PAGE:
Woven Star Block _5Better now (I restitched it, obviously).  Make your flying geese units at the top, bottom and sides.  Stitch your corner triangle units onto your center square, matching seams.

Woven Star Block_6

Stitch the two side 3″ blocks onto the top and bottom flying geese unit.  Stitch the two side flying geese units onto the center block, then stitch the three sections together.  Give it a good steamy press on a well-padded ironing board (if you don’t have a well-padded ironing board, press it face down on a towel, unless you are one of those who believes that the flatter a block is, the better.  In that case, go ahead and press the life out of this thing.)  Let it cool, then true up your block to 10 1/2″ square.

Next post: Peaceful Hours Bee Block

Pineapples and Crowns

Gazebo with two quilts

Pineapples and Crowns_front iphone

Pineapples and Crowns
Pieced, Appliquéd and Quilted
61″ square
No. 145 on my 200 Quilts List

Looking up into the cupola

Pineapples and Crowns_labelThe pineapple blocks were pieced by two different bees and I over six months: the Mid-Century Modern Bee and the Always Bee Learning Bee.

Pineapples and Crowns_lounging around

Pineapples and Crowns_back

Pineapples and Crowns_signature blocksI had forgotten to piece all the signature blocks into the backing from Mid-Century Modern Bee, so I just kind of swooped them onto the back.  While they may look a bit unusual, I figure the back of my quilt is like looking in my clothes closet–no one will see it but me–and this way I won’t lose these precious tiny blocks.  I wish I had a signature block from the other piecers of the blocks, but that bee didn’t do them, and that bee is now scattered.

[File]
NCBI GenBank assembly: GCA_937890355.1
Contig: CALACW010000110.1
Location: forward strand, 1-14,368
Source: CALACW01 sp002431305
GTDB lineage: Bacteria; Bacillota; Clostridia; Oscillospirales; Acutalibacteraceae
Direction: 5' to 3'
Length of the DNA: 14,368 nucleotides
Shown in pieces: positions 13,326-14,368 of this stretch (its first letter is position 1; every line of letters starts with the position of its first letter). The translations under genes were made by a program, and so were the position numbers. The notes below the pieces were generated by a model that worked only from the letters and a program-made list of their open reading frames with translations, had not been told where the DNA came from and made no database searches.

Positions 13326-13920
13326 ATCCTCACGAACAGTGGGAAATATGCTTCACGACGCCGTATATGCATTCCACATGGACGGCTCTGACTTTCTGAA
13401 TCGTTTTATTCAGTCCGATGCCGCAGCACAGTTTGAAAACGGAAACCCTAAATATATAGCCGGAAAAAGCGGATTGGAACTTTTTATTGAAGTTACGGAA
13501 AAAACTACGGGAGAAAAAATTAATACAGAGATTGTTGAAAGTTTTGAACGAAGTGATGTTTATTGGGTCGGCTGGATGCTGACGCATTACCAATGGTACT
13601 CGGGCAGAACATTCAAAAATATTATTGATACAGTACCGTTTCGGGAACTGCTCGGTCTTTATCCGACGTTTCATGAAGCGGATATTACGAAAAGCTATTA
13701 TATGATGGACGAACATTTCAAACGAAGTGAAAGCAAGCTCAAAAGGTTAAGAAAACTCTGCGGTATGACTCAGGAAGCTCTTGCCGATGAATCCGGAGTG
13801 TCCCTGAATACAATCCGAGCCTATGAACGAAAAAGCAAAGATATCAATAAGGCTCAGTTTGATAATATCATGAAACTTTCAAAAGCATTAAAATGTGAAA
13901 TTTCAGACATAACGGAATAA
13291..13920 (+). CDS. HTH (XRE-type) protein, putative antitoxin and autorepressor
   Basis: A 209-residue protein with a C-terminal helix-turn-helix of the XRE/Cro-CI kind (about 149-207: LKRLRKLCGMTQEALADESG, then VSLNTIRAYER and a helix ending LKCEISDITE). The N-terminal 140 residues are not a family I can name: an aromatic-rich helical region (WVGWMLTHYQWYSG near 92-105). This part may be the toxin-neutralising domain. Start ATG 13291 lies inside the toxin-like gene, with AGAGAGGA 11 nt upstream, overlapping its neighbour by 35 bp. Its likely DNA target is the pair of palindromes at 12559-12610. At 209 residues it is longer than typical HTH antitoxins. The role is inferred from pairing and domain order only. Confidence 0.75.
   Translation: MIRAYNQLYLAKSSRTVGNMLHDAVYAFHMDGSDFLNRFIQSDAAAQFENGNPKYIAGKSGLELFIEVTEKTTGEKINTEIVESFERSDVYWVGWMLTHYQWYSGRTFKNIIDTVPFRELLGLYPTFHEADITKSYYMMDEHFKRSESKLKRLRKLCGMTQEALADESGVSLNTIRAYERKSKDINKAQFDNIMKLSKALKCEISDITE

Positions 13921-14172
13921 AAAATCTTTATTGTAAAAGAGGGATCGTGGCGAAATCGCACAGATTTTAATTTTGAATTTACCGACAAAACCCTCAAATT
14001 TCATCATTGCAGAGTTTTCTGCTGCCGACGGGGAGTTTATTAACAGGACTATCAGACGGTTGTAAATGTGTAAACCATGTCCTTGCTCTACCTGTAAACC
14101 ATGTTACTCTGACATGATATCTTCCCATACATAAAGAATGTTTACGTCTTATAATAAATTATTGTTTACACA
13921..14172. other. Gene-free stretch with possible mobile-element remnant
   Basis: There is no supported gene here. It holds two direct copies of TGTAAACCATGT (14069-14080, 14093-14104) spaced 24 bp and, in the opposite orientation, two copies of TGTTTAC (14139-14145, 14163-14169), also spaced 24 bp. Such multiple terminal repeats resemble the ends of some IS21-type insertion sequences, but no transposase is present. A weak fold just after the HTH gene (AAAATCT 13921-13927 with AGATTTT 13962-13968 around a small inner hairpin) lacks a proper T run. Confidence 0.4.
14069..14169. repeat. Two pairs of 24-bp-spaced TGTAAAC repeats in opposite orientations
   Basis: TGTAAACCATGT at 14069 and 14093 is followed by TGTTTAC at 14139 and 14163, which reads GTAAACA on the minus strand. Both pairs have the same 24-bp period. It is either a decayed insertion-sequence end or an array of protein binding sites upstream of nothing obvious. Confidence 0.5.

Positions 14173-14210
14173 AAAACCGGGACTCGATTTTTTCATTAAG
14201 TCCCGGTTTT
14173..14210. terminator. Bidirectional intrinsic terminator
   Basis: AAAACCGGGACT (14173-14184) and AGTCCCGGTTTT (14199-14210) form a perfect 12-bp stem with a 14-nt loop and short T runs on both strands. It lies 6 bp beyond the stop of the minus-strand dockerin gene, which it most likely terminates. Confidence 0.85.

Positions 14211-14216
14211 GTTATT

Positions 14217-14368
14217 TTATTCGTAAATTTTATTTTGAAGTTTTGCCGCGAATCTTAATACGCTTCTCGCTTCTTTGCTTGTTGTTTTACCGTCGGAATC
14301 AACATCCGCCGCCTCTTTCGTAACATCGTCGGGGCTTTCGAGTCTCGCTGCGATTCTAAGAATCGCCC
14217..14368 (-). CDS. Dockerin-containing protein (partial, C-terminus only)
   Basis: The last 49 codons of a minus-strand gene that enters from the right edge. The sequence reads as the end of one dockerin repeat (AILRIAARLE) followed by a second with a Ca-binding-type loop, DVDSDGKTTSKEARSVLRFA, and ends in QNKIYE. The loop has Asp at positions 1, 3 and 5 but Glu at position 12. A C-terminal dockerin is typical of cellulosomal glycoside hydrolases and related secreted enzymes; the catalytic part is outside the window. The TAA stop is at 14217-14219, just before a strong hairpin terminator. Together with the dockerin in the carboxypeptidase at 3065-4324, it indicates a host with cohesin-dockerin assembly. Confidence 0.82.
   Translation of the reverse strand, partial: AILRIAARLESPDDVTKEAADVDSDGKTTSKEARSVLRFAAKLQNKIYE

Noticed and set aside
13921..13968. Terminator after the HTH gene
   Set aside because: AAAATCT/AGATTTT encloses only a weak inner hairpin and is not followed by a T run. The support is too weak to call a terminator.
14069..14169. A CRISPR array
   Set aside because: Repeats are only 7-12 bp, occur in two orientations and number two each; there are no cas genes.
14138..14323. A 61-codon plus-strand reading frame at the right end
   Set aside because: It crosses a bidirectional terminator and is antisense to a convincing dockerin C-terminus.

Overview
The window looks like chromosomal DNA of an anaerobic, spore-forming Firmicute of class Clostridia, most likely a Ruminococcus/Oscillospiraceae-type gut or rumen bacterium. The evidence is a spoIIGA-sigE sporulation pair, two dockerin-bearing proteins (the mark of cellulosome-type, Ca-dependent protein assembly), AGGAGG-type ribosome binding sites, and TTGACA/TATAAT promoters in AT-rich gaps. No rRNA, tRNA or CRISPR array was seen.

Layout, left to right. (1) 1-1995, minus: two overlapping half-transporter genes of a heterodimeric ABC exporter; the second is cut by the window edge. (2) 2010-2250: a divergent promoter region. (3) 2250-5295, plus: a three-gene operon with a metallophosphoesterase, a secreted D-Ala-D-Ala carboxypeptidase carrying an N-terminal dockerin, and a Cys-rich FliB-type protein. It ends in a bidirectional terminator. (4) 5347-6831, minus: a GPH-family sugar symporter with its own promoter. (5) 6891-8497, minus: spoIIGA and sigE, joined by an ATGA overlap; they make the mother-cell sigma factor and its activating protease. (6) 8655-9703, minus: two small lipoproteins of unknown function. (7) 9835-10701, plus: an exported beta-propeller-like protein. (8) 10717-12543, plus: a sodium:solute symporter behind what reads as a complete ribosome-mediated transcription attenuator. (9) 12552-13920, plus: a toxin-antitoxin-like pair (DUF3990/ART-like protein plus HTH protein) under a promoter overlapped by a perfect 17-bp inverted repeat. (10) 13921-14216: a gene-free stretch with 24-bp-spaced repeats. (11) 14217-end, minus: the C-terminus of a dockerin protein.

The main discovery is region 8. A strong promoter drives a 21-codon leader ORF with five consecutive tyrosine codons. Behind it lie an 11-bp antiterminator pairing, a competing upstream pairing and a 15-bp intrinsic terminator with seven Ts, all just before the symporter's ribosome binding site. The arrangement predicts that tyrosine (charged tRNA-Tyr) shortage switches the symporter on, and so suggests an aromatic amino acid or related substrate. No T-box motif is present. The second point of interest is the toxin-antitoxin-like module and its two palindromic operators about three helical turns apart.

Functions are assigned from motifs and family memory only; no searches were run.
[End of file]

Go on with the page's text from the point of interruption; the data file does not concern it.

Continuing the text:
Pineapples and Crowns_detail1The background is a series of petite prints on a white or creamy colored ground–no beiges or grays to muddy the clarity of the colors–and is a contrast to the solids of the pineapple steps and the crown petals.

Pineapples and Crowns_detail2I quilted this quilt over a week, using seven and a half bobbins, in a free-swirling pattern, outlining the leaves and stems in the border.  I got the idea for my border from the masters of borders, the Piece O’ Cake ladies, but varied it somewhat to fit what I needed.  I was interviewed for an article on quilting last week, and I noted that if we think we are making something original, we are slightly delusional.  Actually I wanted to say we are straight-up delusional, for everything comes from somewhere else, but I qualified it so quilters wouldn’t have their feelings hurt.  The idea, I think, is to make that snippet of influence new for you.

Mark Ronson, the well-known DJ-record producer, noted  in his TED talk  that we are all sampling from everyone else, sampling being his word for when recording artists slip in a line or two from someone else’s recorded song to bring a texture or a reference to the work that has gone before (cue at 6:15 for his discussion).  So you might say I sampled some early pioneer in the use of her pineapple block and the Piece O’Cake ladies for the border, and both of these were probably sampled from somewhere else, somewhere.  I feel richer for being a part of this quilting universe, with good ideas slipping in from places beyond.

Pineapples and Crowns_front

Yes, you did a notice another quilt in that first photo.  Stay tuned.

These photos were taken in our local university’s botanic garden, in the gazebo near the iris section, overlooking the creek gully.  It’s a very old gazebo and I fully expect that one day I’ll arrive with my quilts and it will be gone. Until then, it will be sampled into my photos, my coda on the making of a quilt.